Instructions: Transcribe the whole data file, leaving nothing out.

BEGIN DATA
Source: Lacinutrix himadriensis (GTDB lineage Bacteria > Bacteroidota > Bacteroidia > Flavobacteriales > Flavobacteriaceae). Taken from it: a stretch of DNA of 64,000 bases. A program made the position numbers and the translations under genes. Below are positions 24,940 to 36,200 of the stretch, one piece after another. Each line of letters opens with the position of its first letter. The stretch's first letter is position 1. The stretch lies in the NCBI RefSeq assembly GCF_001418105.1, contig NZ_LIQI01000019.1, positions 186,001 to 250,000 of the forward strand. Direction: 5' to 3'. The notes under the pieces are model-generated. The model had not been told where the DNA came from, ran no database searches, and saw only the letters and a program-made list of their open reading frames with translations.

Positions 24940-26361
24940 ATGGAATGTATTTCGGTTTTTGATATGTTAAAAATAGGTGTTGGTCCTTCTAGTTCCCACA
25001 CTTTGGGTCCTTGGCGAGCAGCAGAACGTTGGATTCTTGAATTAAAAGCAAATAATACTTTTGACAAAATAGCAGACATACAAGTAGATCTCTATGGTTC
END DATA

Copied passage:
Source: Lacinutrix himadriensis (GTDB lineage Bacteria > Bacteroidota > Bacteroidia > Flavobacteriales > Flavobacteriaceae). Taken from it: a stretch of DNA of 64,000 bases. A program made the position numbers and the translations under genes. Below are positions 24,940 to 36,200 of the stretch, one piece after another. Each line of letters opens with the position of its first letter. The stretch's first letter is position 1. The stretch lies in the NCBI RefSeq assembly GCF_001418105.1, contig NZ_LIQI01000019.1, positions 186,001 to 250,000 of the forward strand. Direction: 5' to 3'. The notes under the pieces are model-generated. The model had not been told where the DNA came from, ran no database searches, and saw only the letters and a program-made list of their open reading frames with translations.

Positions 24940-26361
24940 ATGGAATGTATTTCGGTTTTTGATATGTTAAAAATAGGTGTTGGTCCTTCTAGTTCCCACA
25001 CTTTGGGTCCTTGGCGAGCAGCAGAACGTTGGATTCTTGAATTAAAAGCAAATAATACTTTTGACAAAATAGCAGACATACAAGTAGATCTCTATGGTTC